Moral Rights and the Use of Popular Music in Political Campaigns

By  Ashley Cook

Moral rights in the context of music are the legislation that protects the right of attribution, right of anonymity, and the right of integrity for artists and musicians internationally. However, in the United States, Congress has not yet adopted the use of such rights despite their prominence worldwide, most notably in France and Germany.1 Even while moral rights are recognized by the Berne Convention, an international copyright agreement that dictates a universal, worldwide copyright code for literary and artist works—an agreement that the U.S. signed onto in 1988—they were never solidified into U.S. legislation.2 The lack of such statutes, more precisely translated as “personality rights,” has caused much turmoil with public performance licenses and the use of popular music in recent, large political campaigns. This confliction accentuates the pressing need for adaptation to our legislation in order to protect more than just the economic rights of American musicians and artists. 

In practice, artist rights associated with personality and image in the U.S. music industry have never been heavily protected. Most contracts, namely publishing ones, require artists to automatically consent to the use of their music for scenarios the publisher often exclusively controls. This means that the publisher does not have to obtain prior, individual approval from artists or songwriters for use of their music in association with things that might be morally conflicting for the writers; it is all signed over with the publishing contact. However, creative control clauses can still be written in contractually, and songwriters with enough clout can gain control to govern what use and placement warrants prior artist approval. For example, artists may request that the publisher gets consent before making substantial changes to their music, changing the English lyrics, adding foreign lyrics, making changes to the title, granting synch licenses, and using the song in commercial and print advertisements. 3 Although not all of these permissions may be possible to obtain, especially for smaller artists, the more creative controls in a contract, the more sovereignty an artist has over their name, likeness, and association. These aspects are essential to artists, especially considering commercial music success is highly individualized, and fans often need to agree morally with an artist’s views and ethics in order to support their music.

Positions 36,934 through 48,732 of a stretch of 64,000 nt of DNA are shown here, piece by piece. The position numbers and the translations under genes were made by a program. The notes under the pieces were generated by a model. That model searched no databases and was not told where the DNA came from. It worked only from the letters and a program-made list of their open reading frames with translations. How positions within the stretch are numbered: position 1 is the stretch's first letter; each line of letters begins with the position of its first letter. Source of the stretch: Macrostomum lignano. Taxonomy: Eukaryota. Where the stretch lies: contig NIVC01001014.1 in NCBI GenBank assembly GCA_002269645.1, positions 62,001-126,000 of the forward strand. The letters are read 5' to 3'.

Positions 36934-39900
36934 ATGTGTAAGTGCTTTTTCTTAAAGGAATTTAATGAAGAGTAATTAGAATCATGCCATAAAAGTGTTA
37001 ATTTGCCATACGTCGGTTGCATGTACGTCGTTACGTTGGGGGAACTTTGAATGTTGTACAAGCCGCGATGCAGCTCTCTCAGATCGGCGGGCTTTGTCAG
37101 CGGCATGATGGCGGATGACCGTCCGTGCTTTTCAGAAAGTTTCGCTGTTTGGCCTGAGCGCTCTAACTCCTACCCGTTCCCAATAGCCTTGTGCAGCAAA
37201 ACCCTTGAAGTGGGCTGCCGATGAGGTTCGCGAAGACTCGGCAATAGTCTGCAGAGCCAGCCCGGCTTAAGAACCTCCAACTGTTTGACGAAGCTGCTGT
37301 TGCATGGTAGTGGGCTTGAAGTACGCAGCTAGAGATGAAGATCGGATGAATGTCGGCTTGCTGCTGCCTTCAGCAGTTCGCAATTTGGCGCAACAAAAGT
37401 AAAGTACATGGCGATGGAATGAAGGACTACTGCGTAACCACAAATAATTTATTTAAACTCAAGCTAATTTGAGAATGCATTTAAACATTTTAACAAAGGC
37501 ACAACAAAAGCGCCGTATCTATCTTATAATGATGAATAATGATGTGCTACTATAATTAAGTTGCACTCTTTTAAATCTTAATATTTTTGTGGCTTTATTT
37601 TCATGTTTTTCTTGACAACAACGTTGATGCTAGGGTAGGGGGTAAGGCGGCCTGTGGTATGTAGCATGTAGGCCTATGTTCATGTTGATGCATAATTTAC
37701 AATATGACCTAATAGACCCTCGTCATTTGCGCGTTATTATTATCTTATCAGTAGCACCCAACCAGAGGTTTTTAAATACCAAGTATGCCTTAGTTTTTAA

For high profile artists, creative controls are especially important because so much of celebrity personal beliefs are broadcast to the public eye. Recently, lack of these controls, or rather lack of moral rights, led to what several artists are claiming as false association with President Trump’s political campaigns. In November, Rihanna’s attorneys sent a cease-and-desist letter to the Trump campaign after hit song “Don’t Stop the Music,” was repeatedly played at Trump rallies while free Trump T-shirts were being distributed. Rihanna’s team claimed that such an act falsely implied that the singer endorsed President Trump and his political motivations.4 Furthermore, Rihanna is not the first artist to demand such a termination; artists Neil Young, Pharrell Williams, Steven Tyler, and the Prince estate have also taken action to prevent the public performance of their music during Trump political rallies. While it may seem obvious why artists should have a say in such associations, legally, musicians have less control than one would think, especially in connection with public performance. 

For example, the right to publicly perform a copyrighted composition is one of the six exclusive rights transferred to a publisher when a songwriter signs a publishing deal. Publishers then grant blanket licenses to performing rights organizations such as ASCAP and BMI for use of their catalog in public spaces, granted the licensees (i.e, venues, restaurants, stores, etc.) pay royalty fees. This is ideal for consumers and licensees because instead of seeking out individual licenses for every song publicly broadcasted, they can instead pay a flat fee to a PRO, who will in turn collect the royalties and distribute them accordingly to their affiliated songwriters. Because of blanket licenses, most large venues where political campaigns take place technically have the music pre-cleared, and thus are not infringing upon the rights of an artist who have contractually transferred their public performance rights.